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Single Handle

A single handle kitchen faucet is the most streamlined you can choose. This means that the temperature valve is connected to the water spout. You can likely still have a detachable head with this model, so that you can have a range of motion in the sink. 

Two Handle 

A two-handle faucet is precisely as it sounds: a water spout that’s separate (or attached) to two different temperature valves. In a two handle faucet, it can either be a widespread or a bridge setup. Either way, the countertop will have to be cut to accommodate separate temperature valves as well as the water spout.


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Pot Fillers

Pot filler faucets can either come attached to a traditional faucet or freestanding. In fact, it’s not uncommon to actually see the pot filler faucet installed above the oven itself. These faucets have an extra-long neck, allowing users to move the faucet above the — you guessed it — pot itself, so it can fill where it’s cooking, as opposed to having to fill it in the sink then carry it over, or find another receptacle to pour more water in as you cook. 


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What Features Do These Faucets Have?

Pull-Down

Modern and highly efficient, the pull-down faucet has been gaining popularity in recent years. In this version, the faucet itself is actually mobile, allowing you to pull the end of it down and around, giving you a range of motion in the sink. This is different than a pull-out faucet, where the tip of the faucet actually pulls from the rest of the stationary faucet. In this case, the pull-down faucet may have a coil around its base for flexibility and typically comes with a single temperature valve installed on the side.

Pull-Out

Like a pull-down faucet, the pull out version allows you to actually move the water spout around the sink. However, when the spout is placed back into the faucet, it appears and functions just like any other stationary faucet would. You can get either a single or double handle option.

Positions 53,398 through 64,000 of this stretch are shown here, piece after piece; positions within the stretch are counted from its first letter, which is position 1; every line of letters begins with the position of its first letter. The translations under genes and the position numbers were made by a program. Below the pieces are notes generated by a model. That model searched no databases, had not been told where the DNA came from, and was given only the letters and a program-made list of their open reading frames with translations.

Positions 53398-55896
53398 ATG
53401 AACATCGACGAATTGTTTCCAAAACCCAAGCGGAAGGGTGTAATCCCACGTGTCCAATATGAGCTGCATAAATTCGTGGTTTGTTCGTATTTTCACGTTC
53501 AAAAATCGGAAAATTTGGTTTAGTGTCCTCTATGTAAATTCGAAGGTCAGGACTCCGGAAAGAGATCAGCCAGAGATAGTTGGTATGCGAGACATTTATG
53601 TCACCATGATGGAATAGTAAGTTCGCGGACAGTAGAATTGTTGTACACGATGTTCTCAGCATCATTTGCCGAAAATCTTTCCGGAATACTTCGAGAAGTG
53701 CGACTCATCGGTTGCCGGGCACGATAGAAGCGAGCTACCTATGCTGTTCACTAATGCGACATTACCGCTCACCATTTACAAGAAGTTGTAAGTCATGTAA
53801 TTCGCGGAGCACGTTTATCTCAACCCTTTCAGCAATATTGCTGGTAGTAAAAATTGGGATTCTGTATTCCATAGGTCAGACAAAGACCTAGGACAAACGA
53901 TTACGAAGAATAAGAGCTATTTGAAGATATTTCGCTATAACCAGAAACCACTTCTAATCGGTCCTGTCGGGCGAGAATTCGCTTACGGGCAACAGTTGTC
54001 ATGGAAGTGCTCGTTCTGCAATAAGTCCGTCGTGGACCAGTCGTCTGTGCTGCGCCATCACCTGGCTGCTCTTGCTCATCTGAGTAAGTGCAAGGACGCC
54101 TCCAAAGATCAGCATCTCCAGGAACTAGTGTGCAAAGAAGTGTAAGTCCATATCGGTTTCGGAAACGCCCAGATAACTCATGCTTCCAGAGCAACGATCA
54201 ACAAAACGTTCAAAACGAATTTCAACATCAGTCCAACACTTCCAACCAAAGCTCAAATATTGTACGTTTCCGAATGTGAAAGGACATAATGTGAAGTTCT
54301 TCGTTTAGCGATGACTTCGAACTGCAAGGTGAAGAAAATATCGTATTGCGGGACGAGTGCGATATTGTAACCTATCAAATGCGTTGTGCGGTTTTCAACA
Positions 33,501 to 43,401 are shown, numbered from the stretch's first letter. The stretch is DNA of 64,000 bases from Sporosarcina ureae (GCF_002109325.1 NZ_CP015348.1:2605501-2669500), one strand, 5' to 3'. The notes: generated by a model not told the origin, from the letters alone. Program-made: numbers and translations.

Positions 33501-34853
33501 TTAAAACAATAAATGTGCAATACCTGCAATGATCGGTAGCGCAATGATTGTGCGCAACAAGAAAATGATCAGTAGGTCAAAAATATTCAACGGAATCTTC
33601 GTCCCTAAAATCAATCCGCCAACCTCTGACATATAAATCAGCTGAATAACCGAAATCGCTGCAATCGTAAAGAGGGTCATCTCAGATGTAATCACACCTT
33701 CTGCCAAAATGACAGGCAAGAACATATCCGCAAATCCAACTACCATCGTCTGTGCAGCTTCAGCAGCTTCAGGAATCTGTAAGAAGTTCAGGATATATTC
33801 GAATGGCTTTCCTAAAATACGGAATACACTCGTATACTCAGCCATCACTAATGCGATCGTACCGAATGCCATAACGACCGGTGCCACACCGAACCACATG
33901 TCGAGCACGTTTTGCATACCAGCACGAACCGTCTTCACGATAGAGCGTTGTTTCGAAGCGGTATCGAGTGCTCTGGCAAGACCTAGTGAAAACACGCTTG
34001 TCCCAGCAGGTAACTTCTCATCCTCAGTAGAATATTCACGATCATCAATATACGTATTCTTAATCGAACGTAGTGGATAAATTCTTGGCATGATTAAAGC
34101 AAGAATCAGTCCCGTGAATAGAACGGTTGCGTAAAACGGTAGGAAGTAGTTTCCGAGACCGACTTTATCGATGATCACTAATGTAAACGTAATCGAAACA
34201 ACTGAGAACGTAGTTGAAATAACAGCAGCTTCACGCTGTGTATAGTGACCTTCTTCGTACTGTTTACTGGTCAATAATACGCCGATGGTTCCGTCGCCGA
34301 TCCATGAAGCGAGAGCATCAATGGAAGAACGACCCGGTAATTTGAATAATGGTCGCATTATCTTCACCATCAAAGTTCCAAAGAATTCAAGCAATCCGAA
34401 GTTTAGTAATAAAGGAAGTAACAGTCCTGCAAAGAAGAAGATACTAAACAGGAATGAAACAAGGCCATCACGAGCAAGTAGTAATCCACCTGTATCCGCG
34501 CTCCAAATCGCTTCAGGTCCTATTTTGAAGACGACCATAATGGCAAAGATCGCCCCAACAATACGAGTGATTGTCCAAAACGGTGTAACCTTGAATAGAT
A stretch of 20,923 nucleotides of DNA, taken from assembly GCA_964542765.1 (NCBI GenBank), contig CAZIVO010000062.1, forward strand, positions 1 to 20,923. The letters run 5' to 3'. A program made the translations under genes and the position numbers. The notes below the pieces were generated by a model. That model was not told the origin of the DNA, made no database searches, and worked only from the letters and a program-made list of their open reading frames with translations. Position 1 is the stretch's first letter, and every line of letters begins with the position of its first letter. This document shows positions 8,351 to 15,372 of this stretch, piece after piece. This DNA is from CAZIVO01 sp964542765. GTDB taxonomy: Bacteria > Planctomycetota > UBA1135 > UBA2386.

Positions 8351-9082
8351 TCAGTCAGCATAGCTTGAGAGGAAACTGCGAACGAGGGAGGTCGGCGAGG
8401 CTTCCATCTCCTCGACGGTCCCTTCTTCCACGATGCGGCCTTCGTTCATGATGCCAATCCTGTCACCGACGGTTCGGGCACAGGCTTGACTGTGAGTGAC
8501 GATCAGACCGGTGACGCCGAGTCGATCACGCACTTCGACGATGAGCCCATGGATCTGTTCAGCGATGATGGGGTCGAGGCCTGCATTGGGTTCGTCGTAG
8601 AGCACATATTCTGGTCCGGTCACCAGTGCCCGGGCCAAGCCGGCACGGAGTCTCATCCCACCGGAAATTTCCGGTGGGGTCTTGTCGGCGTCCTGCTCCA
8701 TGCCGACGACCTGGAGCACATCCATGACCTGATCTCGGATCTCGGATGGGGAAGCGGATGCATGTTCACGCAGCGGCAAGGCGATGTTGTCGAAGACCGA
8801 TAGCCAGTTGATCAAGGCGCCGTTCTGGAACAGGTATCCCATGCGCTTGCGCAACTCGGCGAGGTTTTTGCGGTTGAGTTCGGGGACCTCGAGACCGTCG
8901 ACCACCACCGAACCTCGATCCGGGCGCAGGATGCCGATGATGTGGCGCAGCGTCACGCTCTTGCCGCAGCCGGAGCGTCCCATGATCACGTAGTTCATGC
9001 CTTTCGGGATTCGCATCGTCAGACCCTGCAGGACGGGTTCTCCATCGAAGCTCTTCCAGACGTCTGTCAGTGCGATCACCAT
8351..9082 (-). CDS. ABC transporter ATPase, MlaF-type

Related: Pull-Down vs Pull-Out vs Side Spray Kitchen Faucets


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Touch and Touchless

Incredibly high-end and excellent for sanitation purposes, a touchless faucet is often the type that you’ll come across in public restrooms. In it, a sensor is installed to identify when a hand is nearby, activating the water flow on command. The main benefit of a touchless faucet is that you do not have to adjust the temperature valves when your hands are potentially dirty or contaminated (this is why they are ideal for public spaces). Touchless faucets can be used in both bathrooms and kitchens, but are more popular in commercial spaces.


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What Types Of Finishes Do Faucets Usually Have?

In addition to the shape and build, the finish of the faucet is essential as well. When you’re choosing which you’d like for your bathroom, remember that you generally want all of your hardware to match. This means that if you opt for a matte black faucet, you will probably want a matte black towel ring as well. Here are some of the most popular finishes on the market right now. 

Chrome

A chrome finish is essentially silver in appearance, though it is lighter and brighter than stainless steel. This is because chrome is actually a chrome plating, which means that a thin layer of chromium is electroplated over the material the object is made of. Chrome is clean, sleek, and generally pretty easy to coordinate, though it is not the same thing as a standard silver or steel. 

Polished Nickel

Polished nickel is similar to chrome, but has a bit of a warmer undertone. This is because the finish is created by a thick, double layer of nickel over the object, giving it a bright but slightly more yellowish finish than chrome would offer. 


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Bronze

Though a bronze finish may sound as though it would appear to be copper, it is actually browner. This is because it involves a darker coating over a bronzed object. With a bronze finish, you can expect the base to be darker, with the edges and perimeters highlighting a bit of its natural, copper color. 

Brushed Gold 

One of the more popular options in recent years, brushed gold finishes differ from a standard gold finish in that they are more modern looking, less shiny, and a bit brighter. 


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Stainless Steel

One of the most popular home finishes for a reason, stainless steel is that mid-tone silver finish that you find on many kitchen appliances (less so in the bathroom, though). Stainless steel is just that, tarnish and stain resistant, making it durable for long-term use. 

Spotshield Stainless 

If you want the benefits of stainless steel but not the exact color, you can opt for a spot shield stainless finish. It’s a clear coating that goes over a fixture or appliance that gives it durability while maintaining its original tone. 

Black or Matte Finish

Finally, a black or matte finish is precisely as it sounds, a black coating that’s typically not shiny. It’s popular in bathrooms and kitchens and serves as a fantastic base to complement any design.


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Think about your bathroom and what you want. Is the sink large enough that a pull-down faucet would pair well with it? Do you prefer a touchless faucet instead? What kind of style are you thinking about, the classic single hole or a modern wall mount? Do some research on the durability and pricing of the features and finishes you're investing in. Put a little TLC into your bathroom renovating process.